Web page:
Baltimore Magazine, July 2015
By Mike Unger. Photography by Jennifer Hughes.
… It’s the kind of perfect-for-anything April Saturday in St. Michaels that inspires everyone who’s visiting town to describe it as “idyllic.” Streams of people flow into Lyon Distilling for a tour and a taste.
Wearing blue jeans and a broken-in baseball cap, Ben Lyon looks overworked. (And he is—he was up until 3 a.m. distilling.) But his mood soars the moment he starts explaining how the copper pot stills produce each and every drop of liquor this group of tourists is about to taste. A New Hampshire native, who once worked in public relations but whose heart has always been in craft brewing and distilling, Lyon takes the term “hand-crafted” quite literally. He executes every step of the process from fermentation to distilling to aging, approaching spirit-making with an almost Walter White-like respect for the scientific principles involved.
“Spirits marketers have taught us that older is always better,” he tells the group while holding a three-gallon oak barrel. (Standard barrels are 53 gallons.) “We want the 23-year-old Pappy Van Winkle, the 25-year-old Scotch. But aging is really a function of how much surface area of the wood the alcohol is exposed to. Because of the smaller surface area, we’re getting a more rapid aging process, so you literally can’t leave the spirit in these barrels for a long period of time, or else it will taste like you’re drinking an oak tree.”
Thus, Lyon’s small-batch rye whiskey ages less than a year, his corn whiskey just a few days. For his rum, he uses a mix of molasses and sugar cane, resulting in a more flavorful and full-bodied spirit. Sitting at a table just a few feet away, his business partner and co-founder, Jaime Windon, bottles some by hand. They started the company in 2012.
“The world of liquor needed more options,” says Windon, a photographer by trade, who runs all operations aside from the actual distilling. “Up until a few years ago, almost every bottle on the shelf at the liquor store was owned by one of three or four booze conglomerates. Everyone wants to eat farm-to-table, drink local wine and beer, and liquor was that last missing component.”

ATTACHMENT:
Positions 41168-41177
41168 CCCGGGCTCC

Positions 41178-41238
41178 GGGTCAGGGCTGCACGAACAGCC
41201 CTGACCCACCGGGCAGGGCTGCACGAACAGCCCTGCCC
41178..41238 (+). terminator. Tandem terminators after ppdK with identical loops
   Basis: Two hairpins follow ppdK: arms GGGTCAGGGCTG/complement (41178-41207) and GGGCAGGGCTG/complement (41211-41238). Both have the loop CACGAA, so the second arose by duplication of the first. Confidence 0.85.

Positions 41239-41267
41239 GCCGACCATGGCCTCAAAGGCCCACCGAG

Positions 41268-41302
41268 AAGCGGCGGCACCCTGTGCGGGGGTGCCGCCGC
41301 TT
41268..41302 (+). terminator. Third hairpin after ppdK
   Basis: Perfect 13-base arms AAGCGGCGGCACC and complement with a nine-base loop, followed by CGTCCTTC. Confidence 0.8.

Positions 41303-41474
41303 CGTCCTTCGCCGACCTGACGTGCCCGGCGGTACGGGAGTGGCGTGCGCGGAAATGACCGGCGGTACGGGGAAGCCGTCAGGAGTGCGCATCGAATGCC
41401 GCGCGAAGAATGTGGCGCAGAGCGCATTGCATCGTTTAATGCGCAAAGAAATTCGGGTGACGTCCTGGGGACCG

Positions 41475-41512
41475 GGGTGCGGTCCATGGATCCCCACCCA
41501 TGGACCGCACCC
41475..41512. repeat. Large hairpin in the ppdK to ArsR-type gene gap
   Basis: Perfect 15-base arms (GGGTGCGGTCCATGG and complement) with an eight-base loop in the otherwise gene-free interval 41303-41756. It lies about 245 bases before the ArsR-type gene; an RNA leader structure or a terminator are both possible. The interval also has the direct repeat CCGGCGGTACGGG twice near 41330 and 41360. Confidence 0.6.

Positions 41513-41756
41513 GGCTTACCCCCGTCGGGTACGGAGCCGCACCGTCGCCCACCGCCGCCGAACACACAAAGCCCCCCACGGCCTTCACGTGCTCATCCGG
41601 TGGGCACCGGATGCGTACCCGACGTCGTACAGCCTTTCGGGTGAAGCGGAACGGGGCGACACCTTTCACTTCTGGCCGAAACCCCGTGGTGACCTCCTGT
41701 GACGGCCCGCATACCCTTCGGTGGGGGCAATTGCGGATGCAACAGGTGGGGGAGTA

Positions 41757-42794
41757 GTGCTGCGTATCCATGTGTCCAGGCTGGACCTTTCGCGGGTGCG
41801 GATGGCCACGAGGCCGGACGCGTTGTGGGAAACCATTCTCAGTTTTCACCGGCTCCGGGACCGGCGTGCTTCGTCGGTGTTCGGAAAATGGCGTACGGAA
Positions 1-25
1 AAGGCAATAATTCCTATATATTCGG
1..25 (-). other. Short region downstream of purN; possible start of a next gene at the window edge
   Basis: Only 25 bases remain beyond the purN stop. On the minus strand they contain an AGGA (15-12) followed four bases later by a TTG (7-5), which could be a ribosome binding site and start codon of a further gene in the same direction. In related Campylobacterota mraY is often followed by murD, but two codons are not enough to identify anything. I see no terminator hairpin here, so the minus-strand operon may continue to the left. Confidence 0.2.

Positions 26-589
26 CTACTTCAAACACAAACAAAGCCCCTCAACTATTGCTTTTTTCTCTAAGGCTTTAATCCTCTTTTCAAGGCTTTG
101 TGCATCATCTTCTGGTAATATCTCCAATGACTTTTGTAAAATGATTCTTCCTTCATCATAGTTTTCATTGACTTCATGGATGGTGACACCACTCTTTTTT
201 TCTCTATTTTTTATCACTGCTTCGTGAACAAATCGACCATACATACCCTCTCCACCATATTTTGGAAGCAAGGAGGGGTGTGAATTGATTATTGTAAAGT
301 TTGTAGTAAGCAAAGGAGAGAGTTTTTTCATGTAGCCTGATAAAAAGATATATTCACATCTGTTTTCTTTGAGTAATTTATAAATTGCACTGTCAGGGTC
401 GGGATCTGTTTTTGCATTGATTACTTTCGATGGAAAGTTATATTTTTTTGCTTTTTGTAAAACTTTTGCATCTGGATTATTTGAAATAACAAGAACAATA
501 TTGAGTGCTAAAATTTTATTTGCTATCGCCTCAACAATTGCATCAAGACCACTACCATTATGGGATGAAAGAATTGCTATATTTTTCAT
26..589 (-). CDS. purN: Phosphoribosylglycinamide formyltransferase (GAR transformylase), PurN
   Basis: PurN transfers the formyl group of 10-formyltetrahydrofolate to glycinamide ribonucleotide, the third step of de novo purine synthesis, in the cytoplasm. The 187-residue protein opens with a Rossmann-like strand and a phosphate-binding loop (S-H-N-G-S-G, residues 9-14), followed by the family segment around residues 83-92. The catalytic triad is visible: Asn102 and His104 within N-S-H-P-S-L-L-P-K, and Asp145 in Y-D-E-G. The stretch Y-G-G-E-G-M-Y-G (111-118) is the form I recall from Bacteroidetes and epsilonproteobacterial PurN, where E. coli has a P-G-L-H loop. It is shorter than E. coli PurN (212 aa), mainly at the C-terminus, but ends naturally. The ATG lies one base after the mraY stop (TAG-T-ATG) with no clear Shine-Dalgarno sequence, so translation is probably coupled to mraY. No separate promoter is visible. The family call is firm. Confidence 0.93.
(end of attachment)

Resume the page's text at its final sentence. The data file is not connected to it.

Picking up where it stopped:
Much like its alcohol brethren, craft distilleries gained a foothold on the West Coast. Their popularity has flowed east, and there are now more than 600 nationwide, with another 200 in the works, according to the American Distilling Institute. Last year, 1,600 people went to the organization’s conference in Louisville, KY, and attendance has been growing by roughly 30 percent a year.
Why the skyrocketing interest?
“We have the magic,” says Bill Owens, the organization’s founder and president. “You want to produce something that you’re proud of. Working in an insurance office doesn’t make it. There’s a comraderie that’s unparalleled.”
That spirit of cooperation can be found in the Maryland Distillers Guild, formed earlier this year by four distilleries, three wineries that also distill spirits, and two companies with pending licenses. Its charge is to grow both awareness of and the market for local spirits, and to lobby for legislative and regulatory changes at the state level. Current law allows distilleries to sell up to three bottles per person on site, but they’re prohibited from offering tastings at events like farmers’ markets, or from sampling their products in a mixed drink.
One question the guild won’t tackle, at least not at first, is what constitutes a craft distillery. In a world where words like “artisan” and “handmade” intoxicate customers, it’s a touchy subject.
“Craft is a term of reverence that defines not just the size of your distillery, but the manner in which you do things,” says Windon, the guild’s president. “For us, what defines craft is taking a raw ingredient to a finished product every step of the way.” …
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